14. A Memory Called Empire, by Arkady Martine

    Novel

    A stunning blending of palace intrigue, murder mystery, and space opera with a riveting setting and great characters. While it isn’t completely without flaw (there are a couple of minor inconsistencies, and some plot threads that seem insufficiently explored — possibly they’ll be picked up on in the sequels?), it’s close enough to it that I feel completely comfortable giving it a five star review.

  15. novelette

    The Thirty-Eight-Hundred Bone Coat, by R.K. Duncan, Beneath Ceaseless Skies, 5/9/19

    A man’s family has a chance to transform their lives by creating an impossibly powerful magic coat. I thought the author’s name sounded familiar, and I’ve enjoyed each of his recent BCS stories more than the last.

  16. +1 to A Memory Called Empire. This is a deliberately paced, dense, thoughtful read, and so much of it plays out in the nuances of language and culture–and yes, even of poetry. Take your time with this one. You will definitely be rewarded.

  17. Who’s Afraid of Amy Sinclair?, by Jenn Gott

    Novel (second in a series)

    The excellent book The Private Life of Jane Maxwell gets an excellent sequel. Yay for queer superheroes with complicated life problems! One thing that makes the books in this series especially good are the fascinating comparisons drawn between parallel universe duplicates, who can end up in very different places depending on what happened in their lives.

    This one delves into the psyche and point of view of the character Mindsight, who after the events at the end of the last book is experiencing, lets say, unexpected complications (both internal and external). While there are a few moments in this one that didn’t work as well as the rest — the character of Jane comes across as a bit too much of a jerk in some of the early chapters, I thought — on the whole this was a great read. And when the next book in the series comes out, I will snap it up just as quickly.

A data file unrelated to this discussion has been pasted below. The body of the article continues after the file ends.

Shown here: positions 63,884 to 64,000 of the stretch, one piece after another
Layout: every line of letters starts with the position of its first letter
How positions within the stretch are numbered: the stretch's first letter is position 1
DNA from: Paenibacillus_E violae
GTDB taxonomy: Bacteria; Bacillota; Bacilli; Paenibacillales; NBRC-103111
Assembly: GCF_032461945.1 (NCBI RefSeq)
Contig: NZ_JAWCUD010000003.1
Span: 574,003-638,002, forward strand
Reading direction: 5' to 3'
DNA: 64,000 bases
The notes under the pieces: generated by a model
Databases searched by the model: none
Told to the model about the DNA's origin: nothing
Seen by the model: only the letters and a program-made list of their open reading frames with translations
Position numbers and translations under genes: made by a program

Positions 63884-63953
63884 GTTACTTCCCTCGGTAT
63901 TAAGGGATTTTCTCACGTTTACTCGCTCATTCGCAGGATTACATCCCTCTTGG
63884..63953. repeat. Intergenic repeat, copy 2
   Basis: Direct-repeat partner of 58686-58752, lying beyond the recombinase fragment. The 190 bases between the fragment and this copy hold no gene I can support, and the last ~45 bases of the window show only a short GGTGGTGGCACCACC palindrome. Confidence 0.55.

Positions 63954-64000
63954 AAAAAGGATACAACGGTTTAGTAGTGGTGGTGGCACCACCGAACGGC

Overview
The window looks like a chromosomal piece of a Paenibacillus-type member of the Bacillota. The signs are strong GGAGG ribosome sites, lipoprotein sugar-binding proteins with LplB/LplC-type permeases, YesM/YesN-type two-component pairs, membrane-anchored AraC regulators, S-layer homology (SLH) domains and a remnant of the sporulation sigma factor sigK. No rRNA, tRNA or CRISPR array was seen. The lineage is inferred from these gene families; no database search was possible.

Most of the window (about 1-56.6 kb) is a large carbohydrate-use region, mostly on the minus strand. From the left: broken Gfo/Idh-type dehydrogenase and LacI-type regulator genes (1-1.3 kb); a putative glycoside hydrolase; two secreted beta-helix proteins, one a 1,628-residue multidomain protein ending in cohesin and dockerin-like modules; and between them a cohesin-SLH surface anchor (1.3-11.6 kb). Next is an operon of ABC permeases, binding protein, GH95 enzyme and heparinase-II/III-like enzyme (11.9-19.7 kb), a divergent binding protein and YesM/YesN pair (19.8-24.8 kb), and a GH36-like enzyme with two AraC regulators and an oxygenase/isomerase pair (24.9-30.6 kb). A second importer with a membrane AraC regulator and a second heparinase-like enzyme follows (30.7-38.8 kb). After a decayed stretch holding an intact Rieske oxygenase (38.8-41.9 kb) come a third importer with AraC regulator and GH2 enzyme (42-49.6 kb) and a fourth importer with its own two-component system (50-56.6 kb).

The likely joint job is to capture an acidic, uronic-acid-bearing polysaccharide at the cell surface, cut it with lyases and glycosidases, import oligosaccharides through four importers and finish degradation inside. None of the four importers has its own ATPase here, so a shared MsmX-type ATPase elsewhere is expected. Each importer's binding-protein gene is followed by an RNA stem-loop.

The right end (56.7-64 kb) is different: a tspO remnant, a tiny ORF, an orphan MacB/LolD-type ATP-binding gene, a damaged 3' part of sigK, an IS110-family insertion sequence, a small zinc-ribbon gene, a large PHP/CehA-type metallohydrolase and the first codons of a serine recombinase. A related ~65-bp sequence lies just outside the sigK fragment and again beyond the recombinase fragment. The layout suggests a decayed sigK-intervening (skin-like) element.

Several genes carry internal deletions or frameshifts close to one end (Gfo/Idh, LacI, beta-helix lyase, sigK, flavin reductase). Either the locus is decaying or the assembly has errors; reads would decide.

18. +1 for The Kingdom of Copper by SA Chakraborty. 2nd in the Daevabad series and is as strong as the first. Can’t wait for the third to come out in Feb 2020.

  19. YA Lodestar

    Honor Bound, Rachel Caine and Ann Aguirre

    This is the second book in the Honors trilogy. It continues the story of Zara Cole, a young criminal in a near-future Earth who lucks into the so-called Honors Program, which pairs teens with sapient spaceships/space whales to explore the galaxy. Only there’s a lot the Leviathan haven’t told humans…and Zara and her crew are thrust right into the middle of it.

    The main quibble with this book is that it doesn’t stand alone well. It picks up right on the heels of the first book, Honor Among Thieves, and there’s very little recapping. All the worldbuilding was done in the previous volume, which would probably make for no little confusion if you haven’t read it. (This book also ends on an incredible cliffhanger, if you don’t like that sort of thing.) But this book expands on the first, both in terms of characterization and themes: Zara learns to trust, to give to others, and be vulnerable, and the themes of war, of the inherent darkness in humanity and if they can learn to rise above it, are explored here. This book is a powerful, emotional ride.

  20. Just finished reading Seanan McGuire’s Middlegame and haven’t found my socks yet. Her previous stuff was good: this one has leveled up – either that, or it did better at pushing my buttons, at least. It features a pair of relatable nerdy kids that we watch grow up, and then gives us some worldshaking conflict. (In one scene, literally.) It’s the book I wanted All the Birds in the Sky to be.

    (It also reminded me fairly inescapably of Hitherby Dragons. But then Hitherby Dragons is one of my favorites.)

  21. The Girl Who Could Move Sh*t with Her Mind, by Jackson Ford

    Novel

    Teagan Frost has been given no choice but to use her psychokinetic powers on behalf of the government. And when someone is murdered in a way that only Teagan could have pulled off, her boss gives her one day to clear her name — or get dissected.

    I will freely admit that I bought this book on the strength of the title. Did it live up to it? Well, it’s not going to set the world aflame with its depth and profundity, but it’s a fun thriller with some nifty characters and a twist or two I didn’t see coming. And that’s not a bad thing, at all.